Site Number (n = 34), 25.7 %
Sputum 27
Urine 26
Wound discharge 14
Faeces 14
Blood culture 1
Tab. No.3 - Yeast infection in group A - the occurrence site

Species Number
Candida albicans 29
Candida tropicalis 7
Candida krusei 3
Candida glabrata 6
Candida kefyr 1
Tab. No.4 - Yeast infection in group A - yeast species

Into group B where itraconazole was not administered, 78 patients (52 men, 26 women) were entered; their average ICU hospitalisation period was 15.2 days - the final average hospitalisation period is skewed by 1 patient who was hospitalized at the ICU for 126 days. Positive blood cultures or clinical diagnosis of clearly demonstrable septicaemia in conjunction with microbiologically proven invasive yeast infection occurred in 8 cases (10.3 %). In compliance with sensitivity tests, these infections were treated either with fluconazole, or amphotericin B . Yeast colonization occurred in 10 patients (12.8%). In table 5 the sites of positive findings are given, while table 6 demonstrates the involvement of single species.

Site Number (n=10), 12.8%
Sputum 8
Urine 1
Wound discharge 0
Faeces 8
Tab. No.5 - Yeast colonization in group B - occurrence site

Species Number
Candida albicans 7
Candida krusei 1
Candida glabrata 3
Candida prapsilosis 1
Trichosporum asahii 1
Candida kefyr 1
Tab. No.6 - Yeast colonization in group B - yeasts species

In the group B, yeast infection was identified in 33 patients (42.3 %). Positive sites, and there identified yeast species are indicated in tables 7 and 8.

Site Number (n=33), 42.3%
Sputum 27
Urine 25
Wound discharge 13
Faeces 19
Blood culture 4
Sepsis without positive blood culture 3
Tab. No.7 - Yeast infection in group B - occurrence site

Species Number
Candida albicans 29
Candida tropicalis 4
Candida krusei 1
Candida glabrata 11
Candida kefyr 1
Candida famata 1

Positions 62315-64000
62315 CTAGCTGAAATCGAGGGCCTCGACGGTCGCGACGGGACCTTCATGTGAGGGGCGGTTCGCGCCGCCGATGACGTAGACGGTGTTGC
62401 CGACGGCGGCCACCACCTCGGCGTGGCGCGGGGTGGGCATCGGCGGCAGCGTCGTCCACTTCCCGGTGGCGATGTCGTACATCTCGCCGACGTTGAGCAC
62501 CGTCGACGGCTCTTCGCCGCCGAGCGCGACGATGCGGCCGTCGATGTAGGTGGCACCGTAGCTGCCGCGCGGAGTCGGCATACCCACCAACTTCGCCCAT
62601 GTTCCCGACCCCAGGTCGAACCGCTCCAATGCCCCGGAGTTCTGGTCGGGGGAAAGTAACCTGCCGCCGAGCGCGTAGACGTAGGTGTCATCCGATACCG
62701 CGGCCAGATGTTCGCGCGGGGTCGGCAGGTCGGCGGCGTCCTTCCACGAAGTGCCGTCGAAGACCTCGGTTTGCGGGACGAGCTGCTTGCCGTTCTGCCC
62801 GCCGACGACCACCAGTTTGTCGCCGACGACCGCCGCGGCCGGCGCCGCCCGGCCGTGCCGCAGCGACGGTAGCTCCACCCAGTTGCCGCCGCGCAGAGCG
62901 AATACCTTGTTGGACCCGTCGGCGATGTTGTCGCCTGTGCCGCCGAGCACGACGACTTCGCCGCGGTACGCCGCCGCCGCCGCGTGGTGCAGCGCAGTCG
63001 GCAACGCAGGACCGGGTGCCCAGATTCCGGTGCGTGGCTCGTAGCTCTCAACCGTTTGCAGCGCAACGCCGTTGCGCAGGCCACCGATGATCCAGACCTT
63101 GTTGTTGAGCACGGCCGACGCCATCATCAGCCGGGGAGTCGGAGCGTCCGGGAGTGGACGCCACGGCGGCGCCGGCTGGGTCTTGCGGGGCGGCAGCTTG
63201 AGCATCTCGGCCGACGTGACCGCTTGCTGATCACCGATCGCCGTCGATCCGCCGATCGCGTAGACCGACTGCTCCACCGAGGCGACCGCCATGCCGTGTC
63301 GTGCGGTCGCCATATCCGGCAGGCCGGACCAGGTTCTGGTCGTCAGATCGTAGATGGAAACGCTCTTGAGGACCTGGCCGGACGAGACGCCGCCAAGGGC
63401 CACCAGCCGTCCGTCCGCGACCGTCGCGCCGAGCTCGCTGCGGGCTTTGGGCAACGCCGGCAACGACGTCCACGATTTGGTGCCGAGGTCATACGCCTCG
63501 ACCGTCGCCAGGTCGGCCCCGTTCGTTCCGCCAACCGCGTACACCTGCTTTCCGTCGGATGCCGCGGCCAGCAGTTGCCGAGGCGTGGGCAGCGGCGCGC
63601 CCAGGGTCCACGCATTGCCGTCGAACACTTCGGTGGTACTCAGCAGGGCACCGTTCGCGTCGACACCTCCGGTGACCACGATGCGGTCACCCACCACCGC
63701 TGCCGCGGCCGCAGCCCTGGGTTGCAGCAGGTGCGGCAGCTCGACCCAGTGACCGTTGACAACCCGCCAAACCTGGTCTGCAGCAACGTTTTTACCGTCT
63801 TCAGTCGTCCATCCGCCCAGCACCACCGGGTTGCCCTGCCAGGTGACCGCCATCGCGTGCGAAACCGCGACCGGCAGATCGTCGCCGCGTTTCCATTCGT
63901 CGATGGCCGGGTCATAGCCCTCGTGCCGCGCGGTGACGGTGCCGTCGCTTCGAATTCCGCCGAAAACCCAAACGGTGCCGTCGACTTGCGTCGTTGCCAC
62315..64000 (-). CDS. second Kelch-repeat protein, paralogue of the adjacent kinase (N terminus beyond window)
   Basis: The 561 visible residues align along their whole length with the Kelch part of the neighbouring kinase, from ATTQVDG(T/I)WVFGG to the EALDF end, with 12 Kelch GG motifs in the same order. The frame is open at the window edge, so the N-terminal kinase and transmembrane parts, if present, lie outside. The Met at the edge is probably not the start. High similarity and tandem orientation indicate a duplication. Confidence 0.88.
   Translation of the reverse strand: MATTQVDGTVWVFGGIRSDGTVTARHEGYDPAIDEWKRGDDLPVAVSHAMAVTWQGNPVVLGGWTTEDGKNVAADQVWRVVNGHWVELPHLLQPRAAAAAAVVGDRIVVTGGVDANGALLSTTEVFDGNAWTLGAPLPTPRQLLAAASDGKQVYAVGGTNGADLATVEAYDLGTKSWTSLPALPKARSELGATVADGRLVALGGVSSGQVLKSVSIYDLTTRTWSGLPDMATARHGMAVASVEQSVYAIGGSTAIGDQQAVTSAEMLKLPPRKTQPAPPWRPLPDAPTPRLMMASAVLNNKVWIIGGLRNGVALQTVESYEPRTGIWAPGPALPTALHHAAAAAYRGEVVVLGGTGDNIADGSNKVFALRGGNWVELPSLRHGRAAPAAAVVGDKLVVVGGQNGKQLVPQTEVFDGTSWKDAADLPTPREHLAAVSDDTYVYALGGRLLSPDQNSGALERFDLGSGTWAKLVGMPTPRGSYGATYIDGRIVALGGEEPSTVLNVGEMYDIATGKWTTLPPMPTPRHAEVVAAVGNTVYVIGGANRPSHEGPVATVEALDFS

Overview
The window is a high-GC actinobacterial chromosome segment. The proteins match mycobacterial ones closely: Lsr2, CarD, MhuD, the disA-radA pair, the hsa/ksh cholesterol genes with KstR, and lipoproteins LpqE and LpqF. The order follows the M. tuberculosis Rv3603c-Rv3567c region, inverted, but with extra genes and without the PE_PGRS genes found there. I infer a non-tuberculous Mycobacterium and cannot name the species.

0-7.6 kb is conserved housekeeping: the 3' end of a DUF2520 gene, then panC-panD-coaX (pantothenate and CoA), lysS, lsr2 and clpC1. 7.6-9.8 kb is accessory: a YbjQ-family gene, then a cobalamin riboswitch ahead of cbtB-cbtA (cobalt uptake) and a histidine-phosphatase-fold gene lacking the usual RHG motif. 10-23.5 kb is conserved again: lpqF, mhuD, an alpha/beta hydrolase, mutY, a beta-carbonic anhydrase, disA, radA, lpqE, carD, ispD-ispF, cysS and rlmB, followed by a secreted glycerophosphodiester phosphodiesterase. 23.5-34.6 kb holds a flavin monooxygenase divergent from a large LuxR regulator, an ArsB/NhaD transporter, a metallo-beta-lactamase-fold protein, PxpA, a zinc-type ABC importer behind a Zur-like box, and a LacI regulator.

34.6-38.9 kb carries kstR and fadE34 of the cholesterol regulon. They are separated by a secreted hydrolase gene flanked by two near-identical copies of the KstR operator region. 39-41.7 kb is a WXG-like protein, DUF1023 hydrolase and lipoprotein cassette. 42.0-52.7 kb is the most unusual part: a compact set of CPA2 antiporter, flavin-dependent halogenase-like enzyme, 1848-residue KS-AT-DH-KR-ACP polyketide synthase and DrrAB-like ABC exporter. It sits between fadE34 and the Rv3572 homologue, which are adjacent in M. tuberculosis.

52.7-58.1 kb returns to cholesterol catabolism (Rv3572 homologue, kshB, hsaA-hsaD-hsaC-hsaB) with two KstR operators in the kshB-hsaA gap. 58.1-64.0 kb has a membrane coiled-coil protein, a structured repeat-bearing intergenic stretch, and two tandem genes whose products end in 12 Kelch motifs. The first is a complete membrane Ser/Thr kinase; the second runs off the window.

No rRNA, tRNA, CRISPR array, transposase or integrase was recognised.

Tab. No.8 - Yeast infection in group B - yeasts species

In the group A (group with pre-emptive itraconazole treatment); mycological examination resulted negative in 52.3 % of patients compared with only 38.5 % in the group B. As far as colonization is concerned, we showed this phenomenon in 21.2 % of patients in group A, and 12.8 % in group B. Yeast infection was diagnosed in 25.7 % of subjects in group A, while in group B this number was 42.3%. Yeast septicaemia was registered in 8 patients group B (12.8 %), whereas in the group A this serious condition was proven only once (0.7 %).


Considering, how difficult and expensive the treatment of fully developed yeast infections may be, as well as the pitfalls of large scale prevention, the use of pre-emptive therapy gains importance ever more.
The submitted results obtained from monitoring the studied patient file permit to draw the conclusion that pre-emptive treatment with antimycotics in patients at risk unequivocally reduces the number of advanced yeast infections and most of all the development of yeast septicaemia.


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Addresse for correspondence:

Prof. MUDr. K. Havlíček, PhD.
Department of Surgery, Regional Hospital Pardubice,
Czech Republic